Awseome. There’s some non-final swims I wanna see again that aren’t available anywhere.

Reply to  ice
1 month ago

Ace stuff my friend

Coach Mike 1952
Reply to  ice
1 month ago

Thanks to the miracle of VPN, have not heard Rowdy a single time this Olympics & not missing it in the least either. Nicole Livingstone is the queen of swimming announcers – respectful, mostly quite knowledgeable & with a very smooth vocal delivery. The other announcer (sad it is not Bruce McEvany!!!) is knowledgeable but a bit too “smart” & he also puts some swimmers down during their races unnecessarily. We need someone else for the male announcer role, FINA / IOC!

1 month ago

I really hope they stick a couple of medal ceremonies between the 50 frees and the MMR. It’s such a stupid schedule.

Last edited 1 month ago by Troyy
Reply to  Troyy
1 month ago

The second heat of the W 50 fr semis is scheduled to start about 6 minutes before the MMR.

1 month ago

Is there a lineup for the MMR order yet?

Reply to  GATOR CHOMP 🐊
1 month ago

Yep. Murphy Jacoby Huske Dressel

Dressel will come 3rd in 100 free in Paris
Reply to  GATOR CHOMP 🐊
1 month ago

Yep – USA have gone Murphy, Jacoby, Huske and Dressel


Dressel should be on fly no matter what, he’s way better there than in free

Reply to  N80m80
1 month ago

yea seems a little weird, Dressel is more than 7 second faster than Huske but less than 7 seconds faster than Weitzeil so they’d drop more time going Dressel-Weitzeil than Huske-Dressel

Reply to  jeff
1 month ago

Try the math again.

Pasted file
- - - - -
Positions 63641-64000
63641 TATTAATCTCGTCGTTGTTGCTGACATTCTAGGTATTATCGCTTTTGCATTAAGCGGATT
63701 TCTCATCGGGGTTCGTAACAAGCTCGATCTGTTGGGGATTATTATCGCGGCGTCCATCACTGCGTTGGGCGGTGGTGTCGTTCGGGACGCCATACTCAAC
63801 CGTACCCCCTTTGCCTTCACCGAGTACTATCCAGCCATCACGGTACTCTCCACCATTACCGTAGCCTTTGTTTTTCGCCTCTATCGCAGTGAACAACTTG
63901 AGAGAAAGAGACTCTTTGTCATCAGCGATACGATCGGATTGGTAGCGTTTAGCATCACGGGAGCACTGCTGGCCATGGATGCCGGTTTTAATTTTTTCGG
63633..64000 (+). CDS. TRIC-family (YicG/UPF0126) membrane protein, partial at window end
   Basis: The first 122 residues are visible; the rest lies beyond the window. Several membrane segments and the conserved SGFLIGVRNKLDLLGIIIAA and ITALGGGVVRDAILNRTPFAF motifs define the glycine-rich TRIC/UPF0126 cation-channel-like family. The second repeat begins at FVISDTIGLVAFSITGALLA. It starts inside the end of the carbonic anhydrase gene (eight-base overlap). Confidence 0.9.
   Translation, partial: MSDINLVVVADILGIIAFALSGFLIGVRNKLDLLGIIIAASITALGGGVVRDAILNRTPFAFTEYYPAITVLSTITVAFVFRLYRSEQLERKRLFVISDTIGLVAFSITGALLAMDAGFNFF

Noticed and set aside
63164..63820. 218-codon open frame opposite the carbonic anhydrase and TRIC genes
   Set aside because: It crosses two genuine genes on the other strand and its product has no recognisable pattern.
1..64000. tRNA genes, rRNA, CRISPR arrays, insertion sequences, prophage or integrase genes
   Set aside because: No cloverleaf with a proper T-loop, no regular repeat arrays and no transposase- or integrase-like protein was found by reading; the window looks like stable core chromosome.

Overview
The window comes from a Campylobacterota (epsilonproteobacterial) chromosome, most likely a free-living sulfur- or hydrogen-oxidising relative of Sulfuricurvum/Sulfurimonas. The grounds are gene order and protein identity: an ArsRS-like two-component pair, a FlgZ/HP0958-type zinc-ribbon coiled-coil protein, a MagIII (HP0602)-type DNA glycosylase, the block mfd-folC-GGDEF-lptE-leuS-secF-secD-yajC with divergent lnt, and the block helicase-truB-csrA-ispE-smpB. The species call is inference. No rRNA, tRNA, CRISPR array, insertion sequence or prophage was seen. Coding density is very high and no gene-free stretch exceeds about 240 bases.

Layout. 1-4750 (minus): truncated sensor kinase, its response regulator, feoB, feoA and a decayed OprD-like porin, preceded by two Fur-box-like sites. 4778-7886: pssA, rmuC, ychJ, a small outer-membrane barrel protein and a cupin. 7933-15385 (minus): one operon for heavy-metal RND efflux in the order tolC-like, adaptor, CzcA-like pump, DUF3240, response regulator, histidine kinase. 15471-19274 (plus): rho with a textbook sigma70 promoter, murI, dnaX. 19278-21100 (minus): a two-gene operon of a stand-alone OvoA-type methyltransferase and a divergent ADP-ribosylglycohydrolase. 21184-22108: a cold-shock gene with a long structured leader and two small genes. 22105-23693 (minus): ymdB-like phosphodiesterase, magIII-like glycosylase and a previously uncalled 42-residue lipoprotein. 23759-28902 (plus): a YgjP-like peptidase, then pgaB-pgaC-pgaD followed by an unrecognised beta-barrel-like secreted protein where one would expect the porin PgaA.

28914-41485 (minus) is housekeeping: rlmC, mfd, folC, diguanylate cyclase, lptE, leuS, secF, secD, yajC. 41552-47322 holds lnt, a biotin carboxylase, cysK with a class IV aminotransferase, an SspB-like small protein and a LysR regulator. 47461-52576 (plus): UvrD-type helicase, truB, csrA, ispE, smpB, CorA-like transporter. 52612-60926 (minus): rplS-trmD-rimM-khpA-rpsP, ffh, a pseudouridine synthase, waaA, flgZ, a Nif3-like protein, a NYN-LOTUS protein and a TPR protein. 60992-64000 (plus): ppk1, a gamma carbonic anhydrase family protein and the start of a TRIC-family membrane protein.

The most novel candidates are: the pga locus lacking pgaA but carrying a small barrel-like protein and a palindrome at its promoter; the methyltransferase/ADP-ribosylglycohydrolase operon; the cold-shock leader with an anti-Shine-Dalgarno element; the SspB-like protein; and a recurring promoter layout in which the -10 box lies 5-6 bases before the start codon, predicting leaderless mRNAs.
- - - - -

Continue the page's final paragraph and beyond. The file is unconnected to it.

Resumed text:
Wave 1.5 Qualifier
Reply to  GATOR CHOMP 🐊
1 month ago

Against expectations, USA actually goes with the MMFF order that everyone else uses, featuring their stars… this meet’s gold medalists.

Chase Kalisz.
Bobby Finke.
Katie Ledecky.
Lydia Jacoby.

In that order.

Reply to  Wave 1.5 Qualifier
1 month ago

What a great relay. Probably better than the current order

Reply to  Wave 1.5 Qualifier
1 month ago

Kalisz- 55.9 backstroke
Finke- 1:04.0 breastroke
Ledecky- 59.1 100 fly
Jacoby- ?? 100 free


Reply to  Buttafly
1 month ago

Question is Jacobys breast faster than her free???

Reply to  Wave 1.5 Qualifier
1 month ago

In retrospect, they should have tried it.

Reply to  Pags
1 month ago

At least it would have been good fortv 😂 should have just thrown weitzel, manuel, Dressel and Andrew in there. Give Andrew the first aerobic set of his life in the warm down pool between to make it even more interesting. Weitzel and Manuel still wet from the 50 should do back and breast obviously. Let MA do fly and give Dressel a nice victory lap through the raging waves to Celebrate his 100 fly victory. Like what

About James Sutherland

James Sutherland

James swam five years at Laurentian University in Sudbury, Ontario, specializing in the 200 free, back and IM. He finished up his collegiate swimming career in 2018, graduating with a bachelor's degree in economics. In 2019 he completed his graduate degree in sports journalism. Prior to going to Laurentian, James swam …